The history of the NSA’s spying on ordinary Americans is given detailed and weighty treatment in a two-part series, United States of Secrets, produced by PBS’s acclaimed documentary program Frontline. Part one-which aired this week (and is available for free at PBS.com and on the PBS app) and will be followed next Tuesday by part two-details the early history of the surveillance program, leading up to its exposure by Edward Snowden last year.
Before Snowden enters the picture, United States of Secrets looks at the NSA as an institution and explains its mission both pre- and post-September 11, 2001. 9/11 was truly a transformative moment for the agency, and the documentary does a tremendous job of showing how the NSA was affected by the terrorist attacks of that day. This is important, because in much of the coverage of Snowden and the surveillance program, it’s easy to forget about the context that led our leaders to create this program and then continue to reauthorize it.
Many of the figures involved in NSA surveillance around 9/11 are interviewed and their regret from the way things were handled is clear. They believe that, had they been given more power to analyze clues about a potential terrorism plot, the attacks could have been prevented. In the wake of 9/11, the Bush Administration eagerly handed over these powers to the NSA, intent on avoiding another terrorist attack.
Many of the architects of the surveillance program are interviewed for the documentary. They make it clear that they knew how legally questionable the program was, and so they ferociously protected the secret of its existence. The NSA managed to dissuade several potential whistleblowers from going public and even talked the New York Times out of publishing an expose after they’d been contacted by an NSA leaker.
What United States of Secrets does best is remind viewers of the atmosphere in the aftermath of 9/11. People were feeling paranoid and vulnerable, and the popular and political climate encouraged the surveillance state. This leads us to a tricky question: Has the surveillance state actually been a success, considering that we haven’t had a major terrorist attack on American soil since 9/11? Are our security agencies doing a good job of sussing out and preventing terrorist attacks, in other words? Indeed, the paradox here is that the more years pass since a catastrophe, the safer we feel, and the less demand there is for a surveillance state. Had these revelations come out in, say, 2003, the public outcry would surely not have been as loud. But the documentary points out that the NSA’s surveillance was unable to prevent terrorist attacks on our allies, most notably in Madrid in 2004 and in London in 2005.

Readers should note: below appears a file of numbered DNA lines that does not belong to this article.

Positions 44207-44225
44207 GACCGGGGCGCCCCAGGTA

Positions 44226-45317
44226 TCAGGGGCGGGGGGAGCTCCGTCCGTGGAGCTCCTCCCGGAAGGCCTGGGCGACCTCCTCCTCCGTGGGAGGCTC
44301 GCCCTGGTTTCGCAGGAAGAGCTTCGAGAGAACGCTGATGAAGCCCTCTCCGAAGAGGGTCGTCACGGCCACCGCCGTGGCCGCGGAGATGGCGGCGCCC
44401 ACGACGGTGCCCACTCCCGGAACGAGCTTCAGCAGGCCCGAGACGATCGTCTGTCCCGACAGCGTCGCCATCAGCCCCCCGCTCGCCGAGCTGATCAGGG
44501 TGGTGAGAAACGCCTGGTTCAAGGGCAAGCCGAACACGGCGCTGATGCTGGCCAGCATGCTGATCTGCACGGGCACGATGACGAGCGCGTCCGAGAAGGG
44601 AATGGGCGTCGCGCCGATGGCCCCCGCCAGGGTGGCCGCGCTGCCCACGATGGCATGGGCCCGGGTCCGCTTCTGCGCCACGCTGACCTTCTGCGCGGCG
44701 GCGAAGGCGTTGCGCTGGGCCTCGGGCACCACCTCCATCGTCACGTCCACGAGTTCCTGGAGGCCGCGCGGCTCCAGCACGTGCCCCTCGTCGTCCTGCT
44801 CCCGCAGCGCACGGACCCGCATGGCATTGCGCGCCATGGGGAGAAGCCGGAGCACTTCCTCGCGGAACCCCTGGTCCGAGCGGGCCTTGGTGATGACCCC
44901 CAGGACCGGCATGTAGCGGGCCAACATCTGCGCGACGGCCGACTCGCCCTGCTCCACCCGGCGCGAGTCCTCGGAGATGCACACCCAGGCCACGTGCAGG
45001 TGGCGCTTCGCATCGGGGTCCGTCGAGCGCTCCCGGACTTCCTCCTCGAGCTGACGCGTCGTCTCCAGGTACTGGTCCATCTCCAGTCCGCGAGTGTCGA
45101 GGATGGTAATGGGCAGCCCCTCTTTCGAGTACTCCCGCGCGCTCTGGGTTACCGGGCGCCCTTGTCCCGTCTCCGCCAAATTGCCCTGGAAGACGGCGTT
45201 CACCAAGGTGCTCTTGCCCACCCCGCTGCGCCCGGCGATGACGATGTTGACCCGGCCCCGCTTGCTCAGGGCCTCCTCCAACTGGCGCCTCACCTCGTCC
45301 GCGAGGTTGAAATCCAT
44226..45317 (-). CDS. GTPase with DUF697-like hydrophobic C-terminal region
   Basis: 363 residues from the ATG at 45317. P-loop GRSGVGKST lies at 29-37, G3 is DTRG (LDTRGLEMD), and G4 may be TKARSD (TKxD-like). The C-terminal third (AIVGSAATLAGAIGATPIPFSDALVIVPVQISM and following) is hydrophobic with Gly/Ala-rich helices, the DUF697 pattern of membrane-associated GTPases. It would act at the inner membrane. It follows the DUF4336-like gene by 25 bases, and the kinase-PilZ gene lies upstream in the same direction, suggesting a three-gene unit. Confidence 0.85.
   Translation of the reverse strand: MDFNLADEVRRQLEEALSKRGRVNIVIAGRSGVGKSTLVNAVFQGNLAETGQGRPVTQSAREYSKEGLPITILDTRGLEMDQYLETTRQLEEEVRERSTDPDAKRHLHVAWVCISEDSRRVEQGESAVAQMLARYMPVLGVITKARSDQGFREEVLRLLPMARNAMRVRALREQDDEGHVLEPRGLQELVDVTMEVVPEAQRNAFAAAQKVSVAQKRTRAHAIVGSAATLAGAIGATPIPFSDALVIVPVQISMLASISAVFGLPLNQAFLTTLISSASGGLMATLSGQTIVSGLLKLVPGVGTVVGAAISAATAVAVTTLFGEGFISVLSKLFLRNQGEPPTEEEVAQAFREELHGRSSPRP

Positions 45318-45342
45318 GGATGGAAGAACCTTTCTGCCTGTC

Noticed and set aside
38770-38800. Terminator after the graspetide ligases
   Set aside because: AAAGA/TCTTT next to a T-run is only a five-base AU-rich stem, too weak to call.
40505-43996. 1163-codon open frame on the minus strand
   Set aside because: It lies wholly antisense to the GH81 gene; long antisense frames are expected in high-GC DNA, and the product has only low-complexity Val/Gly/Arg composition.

Clearly, there is a delicate balance to be had, and the figures involved in the NSA’s program knew this and worked hard with their lawyers to tow the legal line. As we’ve mentioned in this space before, the legality of the surveillance program is debated, with one federal judge declaring it legal and another calling it illegal within two weeks of each other. But we can probably agree that it is against the spirit of the law; the Fourth Amendment provides protection from unlawful search and seizure, and the government has what is essentially is warrantless access to the email and phone records of any and all Americans. What’s more, there is no viable system in place to keep the NSA in check. The FISA court that is charged with monitoring the program is, like the NSA, part of the Executive Branch, and essentially rubber-stamps everything the NSA sends its way… it’s an affront to the idea of checks and balances.
The NSA has yet to provide an example of a terror plot that it has prevented because of its surveillance program. We’re left with the unsettling fact that the government uses its tremendous authority because it can; the powerful don’t like to relenquish power.
Glenn Greenwald-the journalist who helped Snowden blow the whistle on the NSA-explains in his new book No Place to Hide that some argue that only those who are up to no good should worry about the government spying. But these people miss the point, Greenwald says. “The true measure of a society’s freedom,” he says in the book, “is how it treats its dissidents and other marginalized groups, not how it treats good loyalists. We shouldn’t have to be faithful loyalists of the powerful to feel safe from state surveillance.” He’s absolutely right-if we mean it when we say we value free speech and peaceful dissent, then we should be weary of government intrusion in our private lives, because that can do nothing but encourage a free society.